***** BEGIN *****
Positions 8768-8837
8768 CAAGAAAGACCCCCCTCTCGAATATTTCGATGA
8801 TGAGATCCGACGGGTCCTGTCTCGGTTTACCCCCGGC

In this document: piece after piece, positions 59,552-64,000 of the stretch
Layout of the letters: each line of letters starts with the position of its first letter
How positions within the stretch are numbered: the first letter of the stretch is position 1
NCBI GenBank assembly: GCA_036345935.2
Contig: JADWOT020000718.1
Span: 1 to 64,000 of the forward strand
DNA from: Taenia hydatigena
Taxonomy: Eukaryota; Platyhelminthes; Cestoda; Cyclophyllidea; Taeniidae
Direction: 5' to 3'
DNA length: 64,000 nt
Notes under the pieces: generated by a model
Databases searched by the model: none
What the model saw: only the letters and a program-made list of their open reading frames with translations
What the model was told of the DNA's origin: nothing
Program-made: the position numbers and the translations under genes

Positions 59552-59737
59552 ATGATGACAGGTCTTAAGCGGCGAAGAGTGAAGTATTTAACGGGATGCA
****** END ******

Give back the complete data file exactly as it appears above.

Positions 8768-8837
8768 CAAGAAAGACCCCCCTCTCGAATATTTCGATGA
8801 TGAGATCCGACGGGTCCTGTCTCGGTTTACCCCCGGC

In this document: piece after piece, positions 59,552-64,000 of the stretch
Layout of the letters: each line of letters starts with the position of its first letter
How positions within the stretch are numbered: the first letter of the stretch is position 1
NCBI GenBank assembly: GCA_036345935.2
Contig: JADWOT020000718.1
Span: 1 to 64,000 of the forward strand
DNA from: Taenia hydatigena
Taxonomy: Eukaryota; Platyhelminthes; Cestoda; Cyclophyllidea; Taeniidae
Direction: 5' to 3'
DNA length: 64,000 nt
Notes under the pieces: generated by a model
Databases searched by the model: none
What the model saw: only the letters and a program-made list of their open reading frames with translations
What the model was told of the DNA's origin: nothing
Program-made: the position numbers and the translations under genes

Positions 59552-59737
59552 ATGATGACAGGTCTTAAGCGGCGAAGAGTGAAGTATTTAACGGGATGCA